Permian Basin rig count
Currently, there are 652 working oil rigs in the United States. The Permian Basin accounts for 248 of these rigs, more than any other region. The Eagle Ford Shale has 77 active oil rigs, the Williston Basin has 71, and the Mississippian Lime has 19.
The Permian Basin oil rig count decreased by one in the week ended September 11. On average, one crude oil rig was idled in the four weeks ended September 11 in the Permian Basin. The basin also lost one oil rig on average in the four weeks ended September 4. Four-week averages give a smoother view of this trend, which otherwise can be quite volatile on a weekly basis.
In the 12 months ended September 11, 2015, the number of active oil rigs in the Permian Basin fell by 313, or 56%. In June, the Permian Basin rig count hit 231, its lowest level since July 2010.
What does this mean?
Over the past year, the steep fall in the Permian Basin’s rig count suggests that producers operating in this region reduced their drilling activity. This reduction can slow these companies’ production growth or even reduce their production. The number of oil rigs in the Permian Basin has increased eight times in the past 11 weeks, hinting at a potential production increase here. However, if Permian rigs continue to decrease, as they did last week, Permian Basin production may once again be hampered.
To find out more about oil rig counts in the Permian Basin, please read Market Realist’s Permian Shale’s July Crude Oil Production Growth Slowest in 2015. RSP Permian (RSPP), Laredo Petroleum (LPI), Concho Resources (CXO), Matador Resources (MTDR), and Whiting Petroleum (WLL) are upstream producers operating in the Permian Basin.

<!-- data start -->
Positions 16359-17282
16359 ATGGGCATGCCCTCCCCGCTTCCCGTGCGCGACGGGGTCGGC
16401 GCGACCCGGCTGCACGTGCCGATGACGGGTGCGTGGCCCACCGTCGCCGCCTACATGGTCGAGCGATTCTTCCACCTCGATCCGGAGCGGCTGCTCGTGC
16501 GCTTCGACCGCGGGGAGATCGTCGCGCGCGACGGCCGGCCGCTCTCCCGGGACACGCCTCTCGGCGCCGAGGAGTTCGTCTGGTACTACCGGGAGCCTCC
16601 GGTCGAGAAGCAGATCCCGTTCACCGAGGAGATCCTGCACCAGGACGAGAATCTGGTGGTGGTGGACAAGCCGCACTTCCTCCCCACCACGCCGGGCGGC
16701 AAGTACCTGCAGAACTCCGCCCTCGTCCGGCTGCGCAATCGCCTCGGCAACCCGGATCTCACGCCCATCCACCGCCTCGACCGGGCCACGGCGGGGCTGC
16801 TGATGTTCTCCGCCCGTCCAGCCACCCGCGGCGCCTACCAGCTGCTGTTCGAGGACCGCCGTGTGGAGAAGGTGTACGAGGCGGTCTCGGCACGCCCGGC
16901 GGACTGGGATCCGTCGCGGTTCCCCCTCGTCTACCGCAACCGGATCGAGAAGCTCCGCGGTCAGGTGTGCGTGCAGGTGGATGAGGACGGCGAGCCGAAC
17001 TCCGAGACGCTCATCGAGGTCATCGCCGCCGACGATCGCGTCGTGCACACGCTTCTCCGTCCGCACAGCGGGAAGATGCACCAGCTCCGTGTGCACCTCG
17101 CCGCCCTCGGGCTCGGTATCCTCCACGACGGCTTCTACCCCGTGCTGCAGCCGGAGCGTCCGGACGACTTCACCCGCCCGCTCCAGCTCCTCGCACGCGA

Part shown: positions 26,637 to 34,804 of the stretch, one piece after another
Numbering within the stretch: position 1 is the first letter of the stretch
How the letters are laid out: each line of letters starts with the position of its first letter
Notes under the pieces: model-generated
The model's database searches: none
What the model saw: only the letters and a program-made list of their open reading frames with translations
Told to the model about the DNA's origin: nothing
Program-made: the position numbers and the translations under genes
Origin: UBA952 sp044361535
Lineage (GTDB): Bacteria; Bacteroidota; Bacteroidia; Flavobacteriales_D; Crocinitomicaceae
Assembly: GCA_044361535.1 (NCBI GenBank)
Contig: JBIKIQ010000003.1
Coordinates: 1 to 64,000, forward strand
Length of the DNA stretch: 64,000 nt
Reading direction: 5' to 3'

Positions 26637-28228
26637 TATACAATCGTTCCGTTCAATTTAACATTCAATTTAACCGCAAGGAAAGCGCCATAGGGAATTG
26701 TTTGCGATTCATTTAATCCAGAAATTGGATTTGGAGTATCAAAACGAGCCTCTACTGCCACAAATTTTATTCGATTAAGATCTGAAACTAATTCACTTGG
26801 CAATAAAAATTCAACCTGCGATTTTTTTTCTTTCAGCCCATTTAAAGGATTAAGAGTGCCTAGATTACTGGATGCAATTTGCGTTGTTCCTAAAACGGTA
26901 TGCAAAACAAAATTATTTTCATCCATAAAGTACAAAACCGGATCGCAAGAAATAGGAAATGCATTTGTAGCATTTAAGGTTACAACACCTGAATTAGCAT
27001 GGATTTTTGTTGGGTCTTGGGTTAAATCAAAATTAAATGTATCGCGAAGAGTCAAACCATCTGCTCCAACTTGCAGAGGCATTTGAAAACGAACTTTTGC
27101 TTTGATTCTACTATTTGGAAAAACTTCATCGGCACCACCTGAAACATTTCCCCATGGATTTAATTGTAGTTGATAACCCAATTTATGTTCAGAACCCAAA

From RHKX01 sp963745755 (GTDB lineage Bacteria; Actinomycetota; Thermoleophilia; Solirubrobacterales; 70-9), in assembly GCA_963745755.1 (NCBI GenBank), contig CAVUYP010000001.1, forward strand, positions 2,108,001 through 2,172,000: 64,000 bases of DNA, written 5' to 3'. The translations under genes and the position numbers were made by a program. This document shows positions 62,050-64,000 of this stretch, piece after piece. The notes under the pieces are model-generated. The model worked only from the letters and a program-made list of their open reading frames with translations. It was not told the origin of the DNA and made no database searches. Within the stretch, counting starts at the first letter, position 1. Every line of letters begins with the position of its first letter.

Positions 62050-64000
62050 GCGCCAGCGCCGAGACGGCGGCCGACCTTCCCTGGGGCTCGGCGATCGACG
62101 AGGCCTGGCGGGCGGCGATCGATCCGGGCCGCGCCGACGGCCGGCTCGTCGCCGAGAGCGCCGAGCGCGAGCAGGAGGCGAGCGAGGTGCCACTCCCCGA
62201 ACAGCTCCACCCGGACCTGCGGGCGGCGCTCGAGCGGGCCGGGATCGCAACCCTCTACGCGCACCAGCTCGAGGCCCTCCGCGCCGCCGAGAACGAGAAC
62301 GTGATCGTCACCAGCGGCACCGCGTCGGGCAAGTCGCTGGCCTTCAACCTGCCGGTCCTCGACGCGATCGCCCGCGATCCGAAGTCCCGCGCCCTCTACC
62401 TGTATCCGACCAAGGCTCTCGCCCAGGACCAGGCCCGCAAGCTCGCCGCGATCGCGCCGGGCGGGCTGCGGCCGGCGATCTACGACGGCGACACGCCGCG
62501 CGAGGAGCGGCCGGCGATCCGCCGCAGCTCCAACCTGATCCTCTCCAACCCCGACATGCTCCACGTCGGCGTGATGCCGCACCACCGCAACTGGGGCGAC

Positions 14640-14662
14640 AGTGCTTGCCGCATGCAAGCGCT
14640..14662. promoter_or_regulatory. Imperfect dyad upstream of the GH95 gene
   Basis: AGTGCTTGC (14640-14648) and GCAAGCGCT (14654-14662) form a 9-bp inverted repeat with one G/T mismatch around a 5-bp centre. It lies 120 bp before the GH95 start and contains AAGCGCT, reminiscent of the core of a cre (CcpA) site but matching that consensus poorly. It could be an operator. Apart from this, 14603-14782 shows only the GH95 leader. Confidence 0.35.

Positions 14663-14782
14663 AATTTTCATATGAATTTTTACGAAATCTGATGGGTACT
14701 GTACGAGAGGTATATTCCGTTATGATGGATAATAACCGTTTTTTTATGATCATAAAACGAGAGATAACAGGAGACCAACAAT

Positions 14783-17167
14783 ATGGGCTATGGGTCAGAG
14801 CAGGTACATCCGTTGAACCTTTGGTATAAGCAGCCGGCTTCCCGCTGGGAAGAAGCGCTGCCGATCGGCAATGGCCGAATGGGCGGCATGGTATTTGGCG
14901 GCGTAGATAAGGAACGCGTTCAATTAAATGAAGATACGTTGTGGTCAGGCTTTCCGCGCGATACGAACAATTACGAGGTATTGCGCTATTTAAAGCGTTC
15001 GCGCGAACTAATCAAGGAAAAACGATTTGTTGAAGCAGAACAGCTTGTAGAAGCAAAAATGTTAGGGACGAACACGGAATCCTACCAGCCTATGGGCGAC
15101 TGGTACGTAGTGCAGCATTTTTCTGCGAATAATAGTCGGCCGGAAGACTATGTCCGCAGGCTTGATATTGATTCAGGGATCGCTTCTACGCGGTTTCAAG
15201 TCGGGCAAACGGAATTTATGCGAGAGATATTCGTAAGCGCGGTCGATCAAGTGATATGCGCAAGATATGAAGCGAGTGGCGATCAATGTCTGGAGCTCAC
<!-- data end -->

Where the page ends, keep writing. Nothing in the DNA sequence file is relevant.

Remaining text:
Laredo Petroleum forms 1.2% of the SPDR S&P Oil & Gas Exploration & Production ETF (XOP). Whiting Petroleum accounts for 0.22% of the iShares North American Natural Resources ETF (IGE). If the Permian Basin’s oil production falls, it would reduce the oil and gas volume of midstream operators transporting oil and gas in this region. These operators include MLPs like Magellan Midstream Partners (MMP), Regency Energy Partners (RGP), Plains All American Partners (PAA), and Energy Transfer Partners (ETP).
About the Permian Basin
The Permian Basin is a combination of the Midland Basin and the Delaware Basin in West Texas and Southern New Mexico. According to the EIA (U.S. Energy Information Administration), the Permian Basin produces the most crude oil in the United States.